Complex PTSD Symptoms, Behavior, and Treatment
Complex post-traumatic stress disorder, C-PTSD, is a devastating condition that affects some people who have lived through long-term trauma, such as months or years of abuse. It causes symptoms similar to PTSD but also other symptoms that lead to significant impairment in relationships and quality of life. Diagnosing C-PTSD can be difficult, but it is important to identify and treat people with this condition to help them heal from extreme trauma.
Post-traumatic stress disorder, or PTSD, is a trauma-based mental illness that causes severe anxiety, fear, nightmares, and other distressing symptoms. Anyone who has experienced a traumatic event, such as living through a natural disaster or being sexually assaulted, may develop PTSD. For anyone who has experienced repeated, ongoing trauma, there is a risk of developing what is referred to as complex PTSD, or C-PTSD. This causes additional symptoms as compared to PTSD and may require slightly different or longer-lasting treatment.
C-PTSD and Ongoing Trauma
Just one traumatic experience triggers PTSD in some people. But some individuals go through repeated, multiple incidences of trauma, and this pattern can lead to what many professionals call complex PTSD. Examples of ongoing trauma that may cause this mental illness include long-term physical or sexual abuse, ongoing domestic violence, commercial sexual abuse such as trafficking or prostitution, being a prisoner of war, or being a refugee.
Symptoms of C-PTSD
Complex PTSD is not officially a separate diagnosis from PTSD, but most experts recognize it. It may cause all the usual symptoms of PTSD—intrusive memories, avoidance, negative thoughts and mood—and also cause additional symptoms, including:
- Difficulty regulating emotions, which can manifest as extreme anger, depression, suicidal thoughts, and quick swings from one to another
- Losing memories of the trauma or reliving them
- Dissociation, feeling detached from oneself
- Changes in self-perception, including feeling totally different from other people and feeling ashamed or guilty
- Challenges in relationships, including difficulty trusting others, seeking out a rescuer, or even seeking an abuser
- Distorted perceptions of the perpetrator or abuser, which may include ascribing all the power to this person, becoming obsessed with him or her, or becoming preoccupied with revenge
- Loss of a system of meanings, such as losing one’s core beliefs, values, religious faith, or hope in the world and other people
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Victimization and Control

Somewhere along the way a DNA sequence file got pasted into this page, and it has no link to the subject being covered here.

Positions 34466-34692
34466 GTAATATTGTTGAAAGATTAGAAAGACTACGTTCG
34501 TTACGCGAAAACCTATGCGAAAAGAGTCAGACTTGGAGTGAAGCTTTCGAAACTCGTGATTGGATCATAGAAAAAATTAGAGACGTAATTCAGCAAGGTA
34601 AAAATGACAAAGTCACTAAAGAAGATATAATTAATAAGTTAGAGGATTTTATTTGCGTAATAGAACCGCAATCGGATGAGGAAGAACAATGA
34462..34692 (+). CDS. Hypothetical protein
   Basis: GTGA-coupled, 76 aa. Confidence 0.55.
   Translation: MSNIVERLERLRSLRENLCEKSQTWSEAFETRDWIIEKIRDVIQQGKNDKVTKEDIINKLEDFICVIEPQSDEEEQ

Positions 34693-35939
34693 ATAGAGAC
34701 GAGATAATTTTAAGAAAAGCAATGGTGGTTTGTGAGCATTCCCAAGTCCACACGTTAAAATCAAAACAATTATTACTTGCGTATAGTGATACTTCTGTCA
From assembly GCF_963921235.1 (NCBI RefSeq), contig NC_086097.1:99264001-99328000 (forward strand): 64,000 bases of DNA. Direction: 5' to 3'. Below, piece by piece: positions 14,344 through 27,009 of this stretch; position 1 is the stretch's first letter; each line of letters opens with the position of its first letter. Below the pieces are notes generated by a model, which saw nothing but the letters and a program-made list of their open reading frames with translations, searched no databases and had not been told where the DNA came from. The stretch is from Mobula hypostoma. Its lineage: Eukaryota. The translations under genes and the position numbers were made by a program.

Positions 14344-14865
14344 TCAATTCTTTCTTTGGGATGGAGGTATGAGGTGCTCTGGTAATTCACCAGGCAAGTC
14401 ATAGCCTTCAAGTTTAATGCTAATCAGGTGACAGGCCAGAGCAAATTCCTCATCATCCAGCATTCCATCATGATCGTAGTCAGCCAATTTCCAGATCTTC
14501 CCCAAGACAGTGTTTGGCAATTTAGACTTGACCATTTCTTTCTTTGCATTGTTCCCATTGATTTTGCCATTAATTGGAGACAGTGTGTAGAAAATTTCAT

One of the most important characteristics of the experience of someone who has been through long-term trauma is the loss of control that comes with being a victim for an extended period of time. The perpetrator has the power and control over the victim, and as it goes on for so long it can cause serious psychological harm.
Some studies have even found that victims of this kind of trauma experience what is termed a mental death; they have lost their pre-trauma sense of identity. This may help explain the symptoms and behaviors someone with C-PTSD exhibits, such as loss of faith and beliefs, a feeling of being different from other people or damaged, feeling alienated, and being unable to trust other people. Addressing this loss of identity and re-establishing control over one’s life is crucial in treatment for C-PTSD.
Treatment for Complex PTSD
Complex PTSD can be treated with the same strategies as PTSD, but many experts believe that care has to go beyond this and focus on helping victims re-establish control, power, and self-identity. This can be done through therapy, empowering activities, and healthful, supportive and safe relationships.
PTSD treatments that can help patients with complex PTSD include trauma-focused therapies. Exposure therapy, for instance, helps patients process trauma by facing the memories of it in a safe space and practicing healthy coping mechanisms. Eye movement desensitization and reprocessing (EMDR) uses eye movements guided by the therapist to process traumatic memories, reframe them, and change negative reactions to them.
Standard behavioral therapies can also help PTSD and C-PTSD patients. Behavioral therapists teach coping mechanisms, help patients recognize and change their negative thoughts, and teach patients how to be mindful and to address symptoms and feelings as they arise.
C-PTSD patients may also benefit from medications, although there are none that are specifically approved to treat PTSD. Anti-anxiety medications, antipsychotics, and antidepressants can help manage specific symptoms or co-occurring disorders that patients struggle with alongside or because of the C-PTSD.
Complex PTSD is still not fully understood by mental health professionals, but it is increasingly recognized as a real condition that needs to be viewed, diagnosed, and managed separately from PTSD and other mental illnesses. If you or someone you care about has been through repeated trauma and are struggling to cope, it’s important to be screened and diagnosed so a treatment plan can be developed to help you heal and move on with your life.